Janelle Brown On the Grift of Con Artists and Online Influencers

In our Q&A New York Times bestselling author Janelle Brown reveals her inspiration for her latest book comes from a Kim Kardashian incident in which Instagram played a key role.

Author Janelle Brown [Photo: Michael Smiy 2017]

Author Janelle Brown [Photo: Michael Smiy 2017]

Have you always been interested in mystery and thrillers? Why did you decide to write your book based around crime?

The very first authors I loved as a teenager were Steven King and Lois Duncan; so yes! Mysteries and thrillers have always been a big part of my reading, and these days my go-to authors include Tana French, Attica Locke, Gillian Flynn and Megan Abbott. I came to suspense writing very sideways, though - it was less about intending to write a book about a crime than falling in love with a specific idea - in this case, about a grifter who uses social media to find her marks - and wanting to base a book around that. I never really thought of myself as a crime writer until someone called me one! But of course, so many intriguing plots do involve a crime; and I am drawn to those kinds of stories; so it’s not surprising I’d write one!

Is your novel inspired by any real criminal cases? How did you first conceive of the novel?

A crime involving Kim Kardashian inspired Pretty Things! You may remember that in the fall of 2016, she was robbed in her Paris hotel room by a group of armed gunmen disguised as police officers, who tied her up and stole several millions of dollars worth of jewelry. What really interested me about the story was how the robbers had known where to find Kardashian in the first place: They had been tracking her on Instagram, and used her social media posts to piece together clues about where she was staying.

Plus, I’ve always been fascinated by grifters — I loved the story of Dirty John, for example — so I used the Kim Kardashian case as a jumping off to imagine a young female con artist, using social media to study her marks. My character, Nina, isn’t a jewel thief; she’s more of a confidence woman who uses the Instagram posts of her marks as both a catalog of their lifestyle and possession, but also their emotional weaknesses that can be exploited. But she uses the same kind of modern techniques.

What is your writing process like? Do you gather all your research / plot lines first and write an outline before putting pen to paper, or do you dive right in?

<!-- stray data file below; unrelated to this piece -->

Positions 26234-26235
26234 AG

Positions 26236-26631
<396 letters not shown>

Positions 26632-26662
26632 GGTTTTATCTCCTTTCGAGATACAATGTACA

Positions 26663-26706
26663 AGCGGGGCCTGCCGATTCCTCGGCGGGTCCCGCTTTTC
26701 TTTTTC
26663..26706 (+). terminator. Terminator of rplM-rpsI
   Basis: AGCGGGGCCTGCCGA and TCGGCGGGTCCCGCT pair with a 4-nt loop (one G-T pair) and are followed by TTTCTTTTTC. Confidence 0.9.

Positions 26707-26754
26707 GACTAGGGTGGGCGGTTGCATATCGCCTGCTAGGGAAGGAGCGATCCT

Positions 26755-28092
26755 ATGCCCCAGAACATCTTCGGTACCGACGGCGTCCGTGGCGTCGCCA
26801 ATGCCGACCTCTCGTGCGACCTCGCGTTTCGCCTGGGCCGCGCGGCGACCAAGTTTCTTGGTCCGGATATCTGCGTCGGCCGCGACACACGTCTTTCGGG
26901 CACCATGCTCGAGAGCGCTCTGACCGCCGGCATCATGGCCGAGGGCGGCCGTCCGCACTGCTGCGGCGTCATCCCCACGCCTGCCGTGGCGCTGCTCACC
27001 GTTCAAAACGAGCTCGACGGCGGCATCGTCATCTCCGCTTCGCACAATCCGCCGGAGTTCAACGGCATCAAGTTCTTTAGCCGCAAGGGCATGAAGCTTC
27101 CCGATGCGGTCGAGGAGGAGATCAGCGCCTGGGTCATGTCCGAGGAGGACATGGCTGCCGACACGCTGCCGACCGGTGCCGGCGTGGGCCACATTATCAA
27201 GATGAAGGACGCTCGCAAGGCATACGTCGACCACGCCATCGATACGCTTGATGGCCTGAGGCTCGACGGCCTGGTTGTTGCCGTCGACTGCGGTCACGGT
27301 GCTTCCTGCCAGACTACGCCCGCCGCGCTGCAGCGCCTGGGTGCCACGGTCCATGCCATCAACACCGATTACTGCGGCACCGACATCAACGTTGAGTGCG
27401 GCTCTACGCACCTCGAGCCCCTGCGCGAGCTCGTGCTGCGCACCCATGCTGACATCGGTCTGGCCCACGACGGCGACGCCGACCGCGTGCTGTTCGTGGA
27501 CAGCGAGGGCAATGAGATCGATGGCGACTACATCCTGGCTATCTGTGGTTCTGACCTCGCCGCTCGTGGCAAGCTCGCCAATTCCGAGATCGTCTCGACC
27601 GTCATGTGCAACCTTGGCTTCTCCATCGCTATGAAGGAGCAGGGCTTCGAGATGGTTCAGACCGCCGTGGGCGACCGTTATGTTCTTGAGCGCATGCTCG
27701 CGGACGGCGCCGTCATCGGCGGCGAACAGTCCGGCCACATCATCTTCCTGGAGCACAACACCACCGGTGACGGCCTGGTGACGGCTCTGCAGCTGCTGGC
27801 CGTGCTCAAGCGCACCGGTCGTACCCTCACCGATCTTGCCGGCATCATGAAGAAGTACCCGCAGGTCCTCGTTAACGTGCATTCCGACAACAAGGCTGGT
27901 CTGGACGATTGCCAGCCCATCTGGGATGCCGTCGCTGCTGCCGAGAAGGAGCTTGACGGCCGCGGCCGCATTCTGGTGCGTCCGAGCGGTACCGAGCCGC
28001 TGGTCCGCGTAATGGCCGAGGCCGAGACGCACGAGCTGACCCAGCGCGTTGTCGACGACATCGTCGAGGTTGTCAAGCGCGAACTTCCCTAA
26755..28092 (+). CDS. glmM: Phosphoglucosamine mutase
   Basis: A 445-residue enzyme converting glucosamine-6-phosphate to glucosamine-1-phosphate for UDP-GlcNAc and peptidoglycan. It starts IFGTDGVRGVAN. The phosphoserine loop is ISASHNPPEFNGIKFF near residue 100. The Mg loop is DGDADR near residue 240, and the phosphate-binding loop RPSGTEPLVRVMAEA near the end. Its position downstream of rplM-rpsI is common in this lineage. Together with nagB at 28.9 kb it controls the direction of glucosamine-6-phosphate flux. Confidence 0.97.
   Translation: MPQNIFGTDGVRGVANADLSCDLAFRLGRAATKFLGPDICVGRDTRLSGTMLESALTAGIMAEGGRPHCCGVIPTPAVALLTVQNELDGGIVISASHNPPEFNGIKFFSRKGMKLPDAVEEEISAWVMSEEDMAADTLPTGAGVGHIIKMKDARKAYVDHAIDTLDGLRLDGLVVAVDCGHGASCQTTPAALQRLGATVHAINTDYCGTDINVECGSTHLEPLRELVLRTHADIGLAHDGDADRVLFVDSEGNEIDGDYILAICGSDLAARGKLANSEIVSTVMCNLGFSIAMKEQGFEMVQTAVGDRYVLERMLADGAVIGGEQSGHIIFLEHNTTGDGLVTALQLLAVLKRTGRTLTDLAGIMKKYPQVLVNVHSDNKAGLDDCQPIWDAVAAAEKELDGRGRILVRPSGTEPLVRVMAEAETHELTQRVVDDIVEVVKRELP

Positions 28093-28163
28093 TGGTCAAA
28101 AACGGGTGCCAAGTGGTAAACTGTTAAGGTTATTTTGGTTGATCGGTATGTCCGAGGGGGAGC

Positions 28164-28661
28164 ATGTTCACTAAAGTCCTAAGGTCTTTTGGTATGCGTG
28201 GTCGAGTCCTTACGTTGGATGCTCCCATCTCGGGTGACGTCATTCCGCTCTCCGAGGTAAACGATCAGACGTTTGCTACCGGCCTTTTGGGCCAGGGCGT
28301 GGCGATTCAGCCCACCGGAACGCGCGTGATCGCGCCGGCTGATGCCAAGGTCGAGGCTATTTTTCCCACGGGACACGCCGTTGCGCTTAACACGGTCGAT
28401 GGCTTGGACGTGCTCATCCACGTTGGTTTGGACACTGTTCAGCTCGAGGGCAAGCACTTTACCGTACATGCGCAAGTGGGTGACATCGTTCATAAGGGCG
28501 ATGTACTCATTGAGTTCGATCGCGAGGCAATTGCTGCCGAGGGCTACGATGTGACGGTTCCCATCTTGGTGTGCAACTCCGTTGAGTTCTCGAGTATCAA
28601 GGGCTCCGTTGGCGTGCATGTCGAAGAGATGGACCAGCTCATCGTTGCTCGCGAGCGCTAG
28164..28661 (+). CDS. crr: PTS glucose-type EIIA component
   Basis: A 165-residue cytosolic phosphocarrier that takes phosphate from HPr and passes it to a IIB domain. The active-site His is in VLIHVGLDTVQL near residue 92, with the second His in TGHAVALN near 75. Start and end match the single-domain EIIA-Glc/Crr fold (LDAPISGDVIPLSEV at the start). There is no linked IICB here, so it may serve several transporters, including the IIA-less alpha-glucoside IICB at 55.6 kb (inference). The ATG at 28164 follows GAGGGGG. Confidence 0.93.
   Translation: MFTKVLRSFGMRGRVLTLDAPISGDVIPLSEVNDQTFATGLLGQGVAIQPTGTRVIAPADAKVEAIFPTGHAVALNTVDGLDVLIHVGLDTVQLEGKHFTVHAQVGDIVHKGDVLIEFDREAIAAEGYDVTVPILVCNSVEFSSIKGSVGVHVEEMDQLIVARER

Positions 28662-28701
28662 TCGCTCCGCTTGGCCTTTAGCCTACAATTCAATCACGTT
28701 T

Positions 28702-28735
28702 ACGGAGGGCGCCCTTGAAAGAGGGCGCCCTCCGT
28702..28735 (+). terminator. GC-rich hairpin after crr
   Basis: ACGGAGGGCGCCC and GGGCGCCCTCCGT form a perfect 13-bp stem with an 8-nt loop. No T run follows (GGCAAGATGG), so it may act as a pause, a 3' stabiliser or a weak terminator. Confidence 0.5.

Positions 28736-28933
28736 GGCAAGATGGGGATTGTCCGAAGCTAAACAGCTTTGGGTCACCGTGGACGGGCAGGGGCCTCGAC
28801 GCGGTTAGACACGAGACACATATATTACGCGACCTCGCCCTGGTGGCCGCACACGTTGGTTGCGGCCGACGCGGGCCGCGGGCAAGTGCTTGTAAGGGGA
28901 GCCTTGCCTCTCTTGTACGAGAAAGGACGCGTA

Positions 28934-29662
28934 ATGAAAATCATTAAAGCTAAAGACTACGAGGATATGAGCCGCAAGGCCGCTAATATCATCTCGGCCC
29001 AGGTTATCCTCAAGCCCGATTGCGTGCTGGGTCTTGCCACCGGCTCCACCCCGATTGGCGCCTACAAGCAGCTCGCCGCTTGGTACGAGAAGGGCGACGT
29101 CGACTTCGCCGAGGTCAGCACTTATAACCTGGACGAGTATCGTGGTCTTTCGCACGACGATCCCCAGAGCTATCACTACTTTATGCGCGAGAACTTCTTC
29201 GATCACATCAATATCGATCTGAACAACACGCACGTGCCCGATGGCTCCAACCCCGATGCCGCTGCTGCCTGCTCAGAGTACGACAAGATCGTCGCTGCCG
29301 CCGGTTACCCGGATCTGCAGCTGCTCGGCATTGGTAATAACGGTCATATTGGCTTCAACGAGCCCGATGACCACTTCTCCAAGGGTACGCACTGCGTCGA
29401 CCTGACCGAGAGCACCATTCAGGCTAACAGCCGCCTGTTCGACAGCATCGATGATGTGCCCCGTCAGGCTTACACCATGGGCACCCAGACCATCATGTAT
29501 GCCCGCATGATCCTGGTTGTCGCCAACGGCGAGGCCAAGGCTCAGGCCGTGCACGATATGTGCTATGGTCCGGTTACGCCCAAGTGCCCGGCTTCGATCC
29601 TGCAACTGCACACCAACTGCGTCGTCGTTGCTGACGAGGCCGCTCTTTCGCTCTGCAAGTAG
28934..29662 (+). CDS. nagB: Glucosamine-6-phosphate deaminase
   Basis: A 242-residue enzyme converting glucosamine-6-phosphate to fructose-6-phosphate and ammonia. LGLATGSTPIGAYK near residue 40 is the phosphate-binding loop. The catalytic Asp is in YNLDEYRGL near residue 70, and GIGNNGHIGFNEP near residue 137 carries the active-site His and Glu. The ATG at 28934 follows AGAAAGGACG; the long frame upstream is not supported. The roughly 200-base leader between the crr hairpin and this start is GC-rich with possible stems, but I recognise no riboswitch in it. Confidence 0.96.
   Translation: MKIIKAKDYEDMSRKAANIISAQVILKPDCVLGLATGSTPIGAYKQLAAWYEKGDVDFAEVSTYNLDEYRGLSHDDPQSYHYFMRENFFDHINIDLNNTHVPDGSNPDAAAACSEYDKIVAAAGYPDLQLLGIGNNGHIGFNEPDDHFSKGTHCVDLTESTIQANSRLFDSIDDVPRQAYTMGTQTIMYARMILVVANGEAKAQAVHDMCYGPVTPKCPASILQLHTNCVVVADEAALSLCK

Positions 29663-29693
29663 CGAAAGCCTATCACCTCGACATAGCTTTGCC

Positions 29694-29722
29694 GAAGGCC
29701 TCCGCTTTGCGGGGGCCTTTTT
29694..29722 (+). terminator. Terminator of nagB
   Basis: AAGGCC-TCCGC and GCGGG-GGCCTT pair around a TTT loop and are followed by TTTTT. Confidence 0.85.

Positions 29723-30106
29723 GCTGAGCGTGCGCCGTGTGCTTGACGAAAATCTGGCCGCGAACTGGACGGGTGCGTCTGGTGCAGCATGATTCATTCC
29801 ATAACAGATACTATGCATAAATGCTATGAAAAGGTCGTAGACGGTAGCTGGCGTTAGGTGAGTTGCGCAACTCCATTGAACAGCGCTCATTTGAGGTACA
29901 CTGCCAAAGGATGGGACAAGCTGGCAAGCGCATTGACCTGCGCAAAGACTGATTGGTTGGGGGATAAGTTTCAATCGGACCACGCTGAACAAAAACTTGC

I usually do a little of both. I start with a very loose plot outline, and then I dive in. As I get writing, the characters come to life and the story starts to take shape and as they do, I discover the research that I’ll need to do. Then there’s a lot of revision as the direction of the novel becomes clear, too. And usually by the time I get about halfway through, I start putting together a more detailed outline of the book so I can start to see how it’s all hanging together, plot wise; and where it’s going to end.

Who is your favorite character in your book? Why?

Oh, that’s a tough question! I have to fall in love with all of my characters in order to write them; otherwise, I can’t empathize with them and they feel one dimensional on the page. But Nina was a blast to write - she’s a con artist, after all, and it was so much fun to try to get into her devious mind; and I also loved writing Benny, her schizophrenic teenage love interest, who is the emotional heart of the book.

What do you hope readers take away from your writing / story?

Thematically, there are a few ideas that I want readers to think about as they read the book. First, I’m always interested in how we often see only what we want to see in the people we love; we intentionally blind ourselves to flaws, even crimes, that don’t fit into the world view we’ve already imagined for ourselves! The book is also a lot about image and judgement in the social media age, and the need to look beyond the frame to see the real person on the other side. Finally, I wanted to get into the parallels between what con artists do and what social media “influencers” are doing online — both are a kind of grift.

Is there a recent case/person that you are particularly interested in? Why?

"I’m fascinated by the Daybell / Vallow case, that is still unfolding. Two children went missing, and when their mother (Vallow) and new stepfather (Daybell) were questioned they went on the run. It turned out that Vallow and Daybell were involved in a kind of doomsday cult of which Daybell was the “guru"; and not only that, a number of other mysterious deaths were linked to them. Vallow’s brother had killed her previous husband; and Daybell's first wife had died just days before Daybell and Vallow got married. Authorities recently found human remains on Daybell’s property and arrested him, so it seems (tragically) that the children are dead. The case interests me because of all the layers that have yet to be untangled, and the web of murder that seems to have stemmed from this weird toxic relationship; and I’m also fascinated by doomsday cults. And of course - those poor children.

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